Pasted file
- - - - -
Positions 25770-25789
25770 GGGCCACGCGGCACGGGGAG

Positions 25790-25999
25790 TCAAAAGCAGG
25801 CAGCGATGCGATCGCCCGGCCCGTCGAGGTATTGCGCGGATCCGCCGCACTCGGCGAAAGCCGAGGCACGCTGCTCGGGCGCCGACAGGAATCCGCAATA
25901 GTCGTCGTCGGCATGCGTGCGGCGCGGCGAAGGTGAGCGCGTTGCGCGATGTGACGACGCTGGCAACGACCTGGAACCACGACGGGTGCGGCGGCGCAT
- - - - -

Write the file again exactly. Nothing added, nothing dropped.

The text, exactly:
Positions 25770-25789
25770 GGGCCACGCGGCACGGGGAG

Positions 25790-25999
25790 TCAAAAGCAGG
25801 CAGCGATGCGATCGCCCGGCCCGTCGAGGTATTGCGCGGATCCGCCGCACTCGGCGAAAGCCGAGGCACGCTGCTCGGGCGCCGACAGGAATCCGCAATA
25901 GTCGTCGTCGGCATGCGTGCGGCGCGGCGAAGGTGAGCGCGTTGCGCGATGTGACGACGCTGGCAACGACCTGGAACCACGACGGGTGCGGCGGCGCAT